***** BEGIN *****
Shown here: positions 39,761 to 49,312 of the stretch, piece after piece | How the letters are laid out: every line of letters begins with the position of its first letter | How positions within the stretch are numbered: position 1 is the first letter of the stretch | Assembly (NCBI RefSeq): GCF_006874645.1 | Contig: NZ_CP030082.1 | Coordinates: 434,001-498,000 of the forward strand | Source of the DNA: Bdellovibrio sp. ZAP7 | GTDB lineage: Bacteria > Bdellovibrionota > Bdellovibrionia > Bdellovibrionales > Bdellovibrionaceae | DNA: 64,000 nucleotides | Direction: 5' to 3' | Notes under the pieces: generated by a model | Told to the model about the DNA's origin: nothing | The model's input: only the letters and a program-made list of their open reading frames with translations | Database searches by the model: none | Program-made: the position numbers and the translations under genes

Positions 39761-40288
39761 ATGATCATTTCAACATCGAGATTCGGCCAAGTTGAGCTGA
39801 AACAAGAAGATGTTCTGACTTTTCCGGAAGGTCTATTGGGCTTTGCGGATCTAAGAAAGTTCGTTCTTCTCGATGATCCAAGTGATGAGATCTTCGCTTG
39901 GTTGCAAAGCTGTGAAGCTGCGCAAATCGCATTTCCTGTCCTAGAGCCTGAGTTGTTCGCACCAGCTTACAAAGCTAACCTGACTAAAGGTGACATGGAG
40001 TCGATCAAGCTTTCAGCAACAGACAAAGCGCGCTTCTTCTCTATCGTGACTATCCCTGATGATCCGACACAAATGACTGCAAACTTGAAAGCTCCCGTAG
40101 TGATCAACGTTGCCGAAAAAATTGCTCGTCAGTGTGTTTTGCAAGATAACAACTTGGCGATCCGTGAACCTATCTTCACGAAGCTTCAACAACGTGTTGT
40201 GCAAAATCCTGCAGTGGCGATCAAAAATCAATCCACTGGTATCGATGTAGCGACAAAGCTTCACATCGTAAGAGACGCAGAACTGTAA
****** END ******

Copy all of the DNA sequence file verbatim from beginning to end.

Shown here: positions 39,761 to 49,312 of the stretch, piece after piece | How the letters are laid out: every line of letters begins with the position of its first letter | How positions within the stretch are numbered: position 1 is the first letter of the stretch | Assembly (NCBI RefSeq): GCF_006874645.1 | Contig: NZ_CP030082.1 | Coordinates: 434,001-498,000 of the forward strand | Source of the DNA: Bdellovibrio sp. ZAP7 | GTDB lineage: Bacteria > Bdellovibrionota > Bdellovibrionia > Bdellovibrionales > Bdellovibrionaceae | DNA: 64,000 nucleotides | Direction: 5' to 3' | Notes under the pieces: generated by a model | Told to the model about the DNA's origin: nothing | The model's input: only the letters and a program-made list of their open reading frames with translations | Database searches by the model: none | Program-made: the position numbers and the translations under genes

Positions 39761-40288
39761 ATGATCATTTCAACATCGAGATTCGGCCAAGTTGAGCTGA
39801 AACAAGAAGATGTTCTGACTTTTCCGGAAGGTCTATTGGGCTTTGCGGATCTAAGAAAGTTCGTTCTTCTCGATGATCCAAGTGATGAGATCTTCGCTTG
39901 GTTGCAAAGCTGTGAAGCTGCGCAAATCGCATTTCCTGTCCTAGAGCCTGAGTTGTTCGCACCAGCTTACAAAGCTAACCTGACTAAAGGTGACATGGAG
40001 TCGATCAAGCTTTCAGCAACAGACAAAGCGCGCTTCTTCTCTATCGTGACTATCCCTGATGATCCGACACAAATGACTGCAAACTTGAAAGCTCCCGTAG
40101 TGATCAACGTTGCCGAAAAAATTGCTCGTCAGTGTGTTTTGCAAGATAACAACTTGGCGATCCGTGAACCTATCTTCACGAAGCTTCAACAACGTGTTGT
40201 GCAAAATCCTGCAGTGGCGATCAAAAATCAATCCACTGGTATCGATGTAGCGACAAAGCTTCACATCGTAAGAGACGCAGAACTGTAA